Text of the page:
A handsome fire crackled in the living room, casting shadows across wood-paneled walls. Two fourteen-year-old twins, a boy and a girl, lazed on the sofa as only teenagers may do. Tall and slender, with dark brown hair, the pair silently stared into the fire. After a short while, a man strolled into the room and sat beside the twins. In the firelight his eyes were like windows into a cloudless night sky, and his features were soft and wrinkled. He looked to be about fifty, although he was much older, and wore silver-rimmed spectacles atop his nose. The man cleared his throat, shaking the two unhappy dreamers from their trance.

Other than this Expendable has given you some good advice already.

philosopher
March 28th, 2006, 08:54 AM
Thanks a bunch for all the awsome feedback. Time for a rewrite...


Oh...one last thing: is it best to write a whole story, and then go back and edit and polish. Or go bit by bit, and edit as one goes?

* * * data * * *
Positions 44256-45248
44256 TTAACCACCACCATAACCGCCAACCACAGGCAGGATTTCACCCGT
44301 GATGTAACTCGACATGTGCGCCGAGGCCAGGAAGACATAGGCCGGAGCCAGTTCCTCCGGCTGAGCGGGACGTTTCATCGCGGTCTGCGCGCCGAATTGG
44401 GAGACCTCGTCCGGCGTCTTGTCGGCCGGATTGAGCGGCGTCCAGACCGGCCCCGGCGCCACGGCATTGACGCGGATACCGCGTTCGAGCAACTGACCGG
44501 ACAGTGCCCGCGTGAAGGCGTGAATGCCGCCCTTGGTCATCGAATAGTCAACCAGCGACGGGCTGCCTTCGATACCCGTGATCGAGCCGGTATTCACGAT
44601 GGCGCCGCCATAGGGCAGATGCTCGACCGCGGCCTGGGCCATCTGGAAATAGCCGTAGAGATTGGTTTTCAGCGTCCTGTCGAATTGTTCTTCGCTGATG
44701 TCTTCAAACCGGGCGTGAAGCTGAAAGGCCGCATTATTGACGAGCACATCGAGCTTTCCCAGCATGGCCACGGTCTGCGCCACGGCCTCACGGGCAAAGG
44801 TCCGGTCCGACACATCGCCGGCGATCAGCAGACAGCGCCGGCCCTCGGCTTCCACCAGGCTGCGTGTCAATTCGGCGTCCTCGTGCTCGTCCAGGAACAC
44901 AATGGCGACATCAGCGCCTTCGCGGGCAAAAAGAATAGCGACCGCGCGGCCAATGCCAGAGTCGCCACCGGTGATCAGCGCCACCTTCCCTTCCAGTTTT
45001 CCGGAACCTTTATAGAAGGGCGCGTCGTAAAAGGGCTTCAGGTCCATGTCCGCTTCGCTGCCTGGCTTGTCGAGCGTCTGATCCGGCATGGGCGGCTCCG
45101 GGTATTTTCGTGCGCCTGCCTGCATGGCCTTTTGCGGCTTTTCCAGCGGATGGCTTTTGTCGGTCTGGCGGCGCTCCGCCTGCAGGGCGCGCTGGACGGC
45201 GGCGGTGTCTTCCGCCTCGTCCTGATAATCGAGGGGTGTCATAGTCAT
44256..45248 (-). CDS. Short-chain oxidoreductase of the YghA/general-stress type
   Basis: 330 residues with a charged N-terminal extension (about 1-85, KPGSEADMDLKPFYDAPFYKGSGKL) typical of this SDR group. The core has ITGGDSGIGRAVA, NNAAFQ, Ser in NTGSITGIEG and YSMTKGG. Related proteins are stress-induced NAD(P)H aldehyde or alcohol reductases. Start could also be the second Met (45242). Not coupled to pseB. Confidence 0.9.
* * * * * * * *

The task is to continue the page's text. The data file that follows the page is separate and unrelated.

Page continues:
Expendable
March 28th, 2006, 11:49 AM
Some like to clean it up as they go, others like to write the whole story first and then edit. Really it's what's more comfortable for you. I have no problem editing each chapter.

If you're not sure, try writing it in full first and then do the edit. Many of the writers here recommend waiting before doing an edit so you can do it with a clear head.

choppy
March 28th, 2006, 01:12 PM
Oh...one last thing: is it best to write a whole story, and then go back and edit and polish. Or go bit by bit, and edit as one goes?

I had an interesting discussion last night with some other writers about this. One suggested that there are multiple phases to the writing process:
(1) Speculation
(2) Research
(3) Planning
(4) Drafting (writing the first draft)
(5) Editing (including re-writes)
(6) Polishing

There are no clear guidlelines on how to progress through each step, or when each is finished. Ultimately, as Expendable suggested, every writer has to decide on his or her own what works. I might suggest however, that it's best not to get too tied up with the perfection of each chapter - otherwise you'll never advance through the process.

Expendable
March 28th, 2006, 10:43 PM
I might suggest however, that it's best not to get too tied up with the perfection of each chapter - otherwise you'll never advance through the process.

Hate it when he's right. ;)